Horse racing: Cup introduced sport to the uninitiated

By DALE AUSTIN, For The Capital

When NBC signed off its 2005 Breeders' Cup telecast from Belmont Park late yesterday, it marked the end of a remarkable era in horse racing. After 22 years, the network will handle other sports during that Saturday each fall. But while it was aboard, NBC joined with the racing industry in creating interest among people who didn't know much about it.

In one way of looking at the Breeders' Cup and its NBC tie-in, it has succeeded greatly in introducing racing to the uninitiated.

Facing problems of declining business and a need to attract new and younger customers, industry leadership, headed by John Gaines, decided to have the nation's breeders finance multimillion-dollar races and show them on national television in 1984. NBC agreed to produce an amazing show which, sometimes was cumbersome. But it worked.

There have been slight amendments to the format. The television show was on for five hours yesterday, with eight races for virtually every major gender/age/condition /surface in use these days. Even the title has been worked on. Nowadays it's become the Breeders' Cup World Throughbred Championships.

The one yesterday carried events worth a total of $14 million, headed by the $4 million Breeders' Cup Classic. For years, it was the world's riches race. Nowadays, other locales have caught on. Races in Dubai are worth more. Even the Japan Cup is a higher value, and the Kentucky Derby is more exciting, but the Breeders' Cup grew into a great event as it moved from one major track around the country to another. Now, it's a tradition.

The inner workings of the television contract with NBC have never been fully disclosed but it was a dandy, no matter what the cost or the concessions.

They got the superstars of the racing media to work for them, and when the championships come up next year, many of those experts are likely to be in place for the first of an ESPN run slated to last through 2013.

The Breeders' Cup is aimed at the everyday sports fans, those who don't know much about the sport but are willing to listen. To the newcomers, they even have to be taught how to read the Racing Form.

The only failure in the telecast was at times overcoming the mysterious language and confusing rules and customs.

This all started in the 1920's when Damon Runyon characters talked in the argot of the underworld. Newcomers were discouraged from getting involved and therein lay the problem.

Some of the television personalities have been wonderful. They probably will stay on with the ESPN telecasts. Who can forget the work of Tom Durkin, the race-caller who used a pure art form to tell us who a race was going and how it turned out?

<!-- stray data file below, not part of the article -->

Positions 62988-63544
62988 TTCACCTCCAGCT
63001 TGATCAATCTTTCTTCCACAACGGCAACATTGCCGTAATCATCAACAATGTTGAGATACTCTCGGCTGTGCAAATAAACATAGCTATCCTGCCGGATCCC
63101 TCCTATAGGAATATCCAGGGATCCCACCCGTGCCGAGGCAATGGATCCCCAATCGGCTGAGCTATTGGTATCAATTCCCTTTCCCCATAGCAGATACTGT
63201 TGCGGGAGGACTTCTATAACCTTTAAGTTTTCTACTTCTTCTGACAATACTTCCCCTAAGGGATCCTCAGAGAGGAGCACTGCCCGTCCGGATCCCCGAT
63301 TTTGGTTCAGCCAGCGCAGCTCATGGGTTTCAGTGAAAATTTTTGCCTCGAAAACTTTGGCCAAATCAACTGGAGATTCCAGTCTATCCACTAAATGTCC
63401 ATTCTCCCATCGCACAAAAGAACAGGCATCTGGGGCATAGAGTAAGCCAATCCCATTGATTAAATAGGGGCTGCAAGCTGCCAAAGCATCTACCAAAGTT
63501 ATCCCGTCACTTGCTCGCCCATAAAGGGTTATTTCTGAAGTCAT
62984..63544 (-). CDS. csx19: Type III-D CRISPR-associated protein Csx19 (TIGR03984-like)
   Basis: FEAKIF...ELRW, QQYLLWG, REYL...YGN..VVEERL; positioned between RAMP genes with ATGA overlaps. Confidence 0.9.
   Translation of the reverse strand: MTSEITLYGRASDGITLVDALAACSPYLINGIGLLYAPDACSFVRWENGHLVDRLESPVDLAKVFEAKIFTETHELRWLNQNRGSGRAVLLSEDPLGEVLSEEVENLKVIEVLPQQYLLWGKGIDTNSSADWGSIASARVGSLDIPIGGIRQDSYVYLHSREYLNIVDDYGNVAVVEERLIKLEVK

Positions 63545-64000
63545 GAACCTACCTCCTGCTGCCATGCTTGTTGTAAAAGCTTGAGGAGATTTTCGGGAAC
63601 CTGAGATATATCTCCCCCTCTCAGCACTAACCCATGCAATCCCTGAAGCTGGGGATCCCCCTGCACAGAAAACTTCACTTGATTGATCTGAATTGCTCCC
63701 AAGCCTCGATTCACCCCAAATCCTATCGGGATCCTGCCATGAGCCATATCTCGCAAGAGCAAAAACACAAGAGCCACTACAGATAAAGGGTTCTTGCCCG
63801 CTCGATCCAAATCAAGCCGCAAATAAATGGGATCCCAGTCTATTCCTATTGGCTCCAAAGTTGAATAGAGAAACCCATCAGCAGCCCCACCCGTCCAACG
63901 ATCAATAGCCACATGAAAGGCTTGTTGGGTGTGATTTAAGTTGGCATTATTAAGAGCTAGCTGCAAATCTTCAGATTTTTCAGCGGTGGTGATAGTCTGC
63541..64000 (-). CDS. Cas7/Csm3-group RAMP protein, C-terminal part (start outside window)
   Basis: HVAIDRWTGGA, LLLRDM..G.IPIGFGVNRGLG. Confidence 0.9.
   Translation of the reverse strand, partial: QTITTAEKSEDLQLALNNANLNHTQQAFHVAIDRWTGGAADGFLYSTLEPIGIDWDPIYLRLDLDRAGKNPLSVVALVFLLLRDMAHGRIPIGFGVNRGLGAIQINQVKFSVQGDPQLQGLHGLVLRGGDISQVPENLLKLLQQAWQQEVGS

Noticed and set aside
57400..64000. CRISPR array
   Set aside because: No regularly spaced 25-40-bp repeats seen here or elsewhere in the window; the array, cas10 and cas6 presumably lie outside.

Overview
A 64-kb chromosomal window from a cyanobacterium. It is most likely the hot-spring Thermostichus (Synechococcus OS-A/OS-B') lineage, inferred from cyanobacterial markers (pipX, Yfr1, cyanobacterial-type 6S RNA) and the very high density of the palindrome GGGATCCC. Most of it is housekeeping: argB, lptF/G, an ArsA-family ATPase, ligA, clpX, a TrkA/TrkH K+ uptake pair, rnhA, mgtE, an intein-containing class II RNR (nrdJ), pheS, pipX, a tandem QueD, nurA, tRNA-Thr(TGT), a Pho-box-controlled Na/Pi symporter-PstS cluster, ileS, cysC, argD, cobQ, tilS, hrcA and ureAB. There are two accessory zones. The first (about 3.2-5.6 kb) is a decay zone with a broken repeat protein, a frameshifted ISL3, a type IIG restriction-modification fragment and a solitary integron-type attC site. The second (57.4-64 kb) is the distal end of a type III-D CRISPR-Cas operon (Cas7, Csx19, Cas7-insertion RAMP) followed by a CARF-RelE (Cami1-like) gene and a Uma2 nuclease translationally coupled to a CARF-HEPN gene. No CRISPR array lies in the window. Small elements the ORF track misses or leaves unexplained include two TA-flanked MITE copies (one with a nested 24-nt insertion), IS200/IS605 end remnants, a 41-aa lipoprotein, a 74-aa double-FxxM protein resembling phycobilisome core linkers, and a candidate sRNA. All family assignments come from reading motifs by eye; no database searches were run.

My favorite with the television crew has been the work of ex-newspaperman Randy Moss, who can make the case for hopefuls, and reports well on a big upset when he sees one.

That's what makes the Breeders' Cup worth watching, or attending.

Frankly, the upsets in racing can become more emotional those in the World Series, Super Bowl or Final Four tournaments. Besides, you can go to almost any track and legally bet on the races.

There are a couple of elements to racing recently that need mention because they, too, should have an appeal to newcomers:

A movie called "Dreamer: Inspired by a True Story" is all about racing from the vantage point of a Kentucky breeding farm.

It's got some predictable plot lines and a few hackneyed scenes, but overall, any moviegoer can walk out intrigued about racing.

It was like that with "Seabiscuit" which was tied to the nostalgic times of the Great Depression. "Dreamer," lets you fall in love with little Dakota Fanning and cheer for her racehorse.

There's a book of poetry out, written by Lyn Lifshin, about the trials of the great filly, Ruffian, who, 30 years ago, suffered an injury and had to be put down as the result of a match race with Kentucky Derby winner, Foolish Pleasure. It was the only time she didn't win and the event actually served up a warning to owners of other good horses: Don't run in match races.

The plight that day of Ruffian, owned and trained by Marylanders, caused a great deal of emotional tugs among those at Belmont Park and millions who watched on television. It affected veterans of racing and the uninitiated alike.

The poetry is in a 112-page book entitled "The Licorice Daughter: My Year with Ruffian." You can follow the adventures of the filly, especially the scene at her death in intriguing writing that doesn't even rhyme.

Lifshin has strong credentials. Her publisher says she has written more than 100 books of poetry.